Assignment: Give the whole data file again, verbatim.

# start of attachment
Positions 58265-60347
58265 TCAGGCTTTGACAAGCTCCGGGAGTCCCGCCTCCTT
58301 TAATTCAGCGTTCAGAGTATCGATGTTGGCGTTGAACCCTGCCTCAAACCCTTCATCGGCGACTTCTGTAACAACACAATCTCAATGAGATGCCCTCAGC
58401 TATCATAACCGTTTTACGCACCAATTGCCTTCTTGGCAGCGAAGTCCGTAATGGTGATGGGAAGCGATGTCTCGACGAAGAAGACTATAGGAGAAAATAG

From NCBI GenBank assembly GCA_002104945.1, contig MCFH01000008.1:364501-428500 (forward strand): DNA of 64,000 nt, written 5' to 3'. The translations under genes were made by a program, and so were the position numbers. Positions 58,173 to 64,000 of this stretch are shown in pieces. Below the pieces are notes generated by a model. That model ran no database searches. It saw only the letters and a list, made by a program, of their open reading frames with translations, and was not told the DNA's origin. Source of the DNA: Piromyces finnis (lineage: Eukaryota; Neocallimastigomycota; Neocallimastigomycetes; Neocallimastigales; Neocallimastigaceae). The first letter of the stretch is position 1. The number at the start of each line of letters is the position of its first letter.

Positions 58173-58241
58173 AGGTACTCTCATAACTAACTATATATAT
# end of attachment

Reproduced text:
Positions 58265-60347
58265 TCAGGCTTTGACAAGCTCCGGGAGTCCCGCCTCCTT
58301 TAATTCAGCGTTCAGAGTATCGATGTTGGCGTTGAACCCTGCCTCAAACCCTTCATCGGCGACTTCTGTAACAACACAATCTCAATGAGATGCCCTCAGC
58401 TATCATAACCGTTTTACGCACCAATTGCCTTCTTGGCAGCGAAGTCCGTAATGGTGATGGGAAGCGATGTCTCGACGAAGAAGACTATAGGAGAAAATAG

From NCBI GenBank assembly GCA_002104945.1, contig MCFH01000008.1:364501-428500 (forward strand): DNA of 64,000 nt, written 5' to 3'. The translations under genes were made by a program, and so were the position numbers. Positions 58,173 to 64,000 of this stretch are shown in pieces. Below the pieces are notes generated by a model. That model ran no database searches. It saw only the letters and a list, made by a program, of their open reading frames with translations, and was not told the DNA's origin. Source of the DNA: Piromyces finnis (lineage: Eukaryota; Neocallimastigomycota; Neocallimastigomycetes; Neocallimastigales; Neocallimastigaceae). The first letter of the stretch is position 1. The number at the start of each line of letters is the position of its first letter.

Positions 58173-58241
58173 AGGTACTCTCATAACTAACTATATATAT